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Re: Skipping fsck during boot with systemd?

On Mon 08 Dec 2014 at 10:51:01 +0000, Bonno Bloksma wrote:

> Hi Brian,
> >> Brian <ad44@cityscape.co.uk> wrote:
> >> 
> >> > But remember our current slogan "Linux is all about choice". One can 
> >> > choose to boot with or without "fsck.mode=skip".
> >> 
> >> What about the choice to stop fsck it if it has started at an inconvenient moment ?
> > 
> > Remedial action is not needed because the right choice was made from
> > the grub menu. If it wasn't, you get to live with the consequences
> > and don't do it again.
> I guess you never were in a hurry to get a system up and running again
> during production hours where a fschk takes a looong time. As normally
> a reboot takes place at night and I DO want a fschk to be performed at
> that time if needed this is the default boot option.

I think you might want to investigate using GRUB's datehook module, It
will allow changing the default boot option depending on the date and
the time of day. It looks ideal for doing what you describe.

> So in your opinion everyone with a production system needs a third
> grub line apart from the 2 default lines. If that many people NEED it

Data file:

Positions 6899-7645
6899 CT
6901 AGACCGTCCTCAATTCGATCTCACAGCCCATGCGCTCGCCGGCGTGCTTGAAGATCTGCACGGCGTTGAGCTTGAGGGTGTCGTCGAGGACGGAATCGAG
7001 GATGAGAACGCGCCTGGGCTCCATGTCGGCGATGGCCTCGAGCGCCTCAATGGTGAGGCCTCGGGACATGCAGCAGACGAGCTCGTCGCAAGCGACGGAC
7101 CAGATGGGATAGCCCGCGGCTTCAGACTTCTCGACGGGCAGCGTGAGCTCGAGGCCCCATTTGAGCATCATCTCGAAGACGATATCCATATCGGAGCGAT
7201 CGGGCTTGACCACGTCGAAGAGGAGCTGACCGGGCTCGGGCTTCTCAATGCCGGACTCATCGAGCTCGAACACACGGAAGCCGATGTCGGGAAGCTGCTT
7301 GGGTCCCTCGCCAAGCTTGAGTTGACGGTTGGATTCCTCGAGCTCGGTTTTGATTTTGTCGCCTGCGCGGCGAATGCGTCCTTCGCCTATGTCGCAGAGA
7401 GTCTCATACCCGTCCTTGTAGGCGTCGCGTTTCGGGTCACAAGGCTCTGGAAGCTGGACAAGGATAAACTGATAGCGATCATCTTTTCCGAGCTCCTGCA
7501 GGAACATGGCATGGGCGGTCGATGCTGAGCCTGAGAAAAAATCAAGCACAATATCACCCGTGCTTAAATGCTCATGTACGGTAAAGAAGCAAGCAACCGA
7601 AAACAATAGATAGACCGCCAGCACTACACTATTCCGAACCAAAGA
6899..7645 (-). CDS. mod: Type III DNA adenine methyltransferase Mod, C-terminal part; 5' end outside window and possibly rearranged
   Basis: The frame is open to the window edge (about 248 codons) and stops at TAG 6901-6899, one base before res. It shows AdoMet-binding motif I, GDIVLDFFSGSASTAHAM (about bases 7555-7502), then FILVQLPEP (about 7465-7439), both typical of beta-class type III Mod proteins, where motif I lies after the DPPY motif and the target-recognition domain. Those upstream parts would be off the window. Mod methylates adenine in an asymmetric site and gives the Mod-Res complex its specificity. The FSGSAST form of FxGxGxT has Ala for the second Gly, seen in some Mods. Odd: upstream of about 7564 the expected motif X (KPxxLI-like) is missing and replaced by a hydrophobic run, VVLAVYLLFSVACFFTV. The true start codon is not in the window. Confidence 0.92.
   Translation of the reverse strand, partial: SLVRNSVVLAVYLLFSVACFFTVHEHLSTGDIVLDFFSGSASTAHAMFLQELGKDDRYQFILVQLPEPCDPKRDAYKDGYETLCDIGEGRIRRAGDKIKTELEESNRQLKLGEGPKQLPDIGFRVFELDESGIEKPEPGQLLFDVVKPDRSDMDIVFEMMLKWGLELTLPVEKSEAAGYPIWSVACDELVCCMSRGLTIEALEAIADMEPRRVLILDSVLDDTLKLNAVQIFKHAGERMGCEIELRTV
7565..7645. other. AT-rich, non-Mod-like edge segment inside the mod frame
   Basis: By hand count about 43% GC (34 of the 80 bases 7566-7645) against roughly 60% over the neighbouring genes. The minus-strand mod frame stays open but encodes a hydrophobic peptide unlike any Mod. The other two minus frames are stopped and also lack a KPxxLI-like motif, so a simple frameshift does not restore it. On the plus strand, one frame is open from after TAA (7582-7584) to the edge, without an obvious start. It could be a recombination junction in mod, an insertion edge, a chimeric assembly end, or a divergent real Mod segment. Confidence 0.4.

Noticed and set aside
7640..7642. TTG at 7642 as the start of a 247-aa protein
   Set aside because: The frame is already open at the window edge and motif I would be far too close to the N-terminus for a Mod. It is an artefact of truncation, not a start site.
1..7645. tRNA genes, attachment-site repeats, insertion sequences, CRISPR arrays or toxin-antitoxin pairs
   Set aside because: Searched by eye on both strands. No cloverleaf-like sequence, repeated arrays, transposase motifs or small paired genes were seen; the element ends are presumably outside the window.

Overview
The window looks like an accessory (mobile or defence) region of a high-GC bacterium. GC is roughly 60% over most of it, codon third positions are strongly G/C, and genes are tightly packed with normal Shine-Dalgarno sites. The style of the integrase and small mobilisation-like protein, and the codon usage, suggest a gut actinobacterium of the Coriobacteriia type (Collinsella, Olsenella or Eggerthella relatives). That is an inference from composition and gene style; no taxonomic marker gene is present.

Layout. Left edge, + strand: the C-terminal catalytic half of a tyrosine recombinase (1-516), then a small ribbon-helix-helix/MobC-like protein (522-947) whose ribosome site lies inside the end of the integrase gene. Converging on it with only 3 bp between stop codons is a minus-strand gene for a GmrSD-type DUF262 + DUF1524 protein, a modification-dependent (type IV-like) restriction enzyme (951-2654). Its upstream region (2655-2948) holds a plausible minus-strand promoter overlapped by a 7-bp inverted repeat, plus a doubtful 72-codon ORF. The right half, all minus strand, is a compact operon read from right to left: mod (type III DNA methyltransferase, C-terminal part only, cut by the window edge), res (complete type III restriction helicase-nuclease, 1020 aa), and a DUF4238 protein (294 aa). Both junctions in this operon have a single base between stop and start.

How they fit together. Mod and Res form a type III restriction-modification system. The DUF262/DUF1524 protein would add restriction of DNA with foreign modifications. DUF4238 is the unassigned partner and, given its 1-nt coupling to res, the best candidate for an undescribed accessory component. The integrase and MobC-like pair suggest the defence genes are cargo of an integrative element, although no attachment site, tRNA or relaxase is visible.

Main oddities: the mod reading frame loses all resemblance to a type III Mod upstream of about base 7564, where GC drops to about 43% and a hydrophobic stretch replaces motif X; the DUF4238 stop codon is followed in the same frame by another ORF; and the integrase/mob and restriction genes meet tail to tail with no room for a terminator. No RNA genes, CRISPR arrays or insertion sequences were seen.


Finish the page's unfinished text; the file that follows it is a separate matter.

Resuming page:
> then why is it not a default 3rd line in all installations?  Also,
> just about "never" will that fschk start when I do a manual reboot so
> why would I remember to choose option 3 at the reboot.  Also... a
> server nowadays takes minutes for the hardware check to complete a
> reboot, after that I have only 5 seconds to select the proper boot
> option in your scenario. Or do you want me to lengthen ALL reboots by
> lengthening the Grub boot screen?

No, that is not my opinion. The solution you refer to may not suit
everyone. But there are another five to consider. :)

> All of this was never necessary as we could cancel an unneeded fschk
> that was merely performed because a certain number of days had passed.
> That was the proper way, to take action when it is needed. Not to
> allways take action in preemptive way in a short (seconds) windows
> when it is almost never needed.
> I hope this clarifies things a bit, I hope we get the option back to
> stop a scheduled fschk that is performed at an inconvenient moment.

I too hope it comes back. Meanwhile, you are stll faced with preventing
a scheduled fsck from going ahead.

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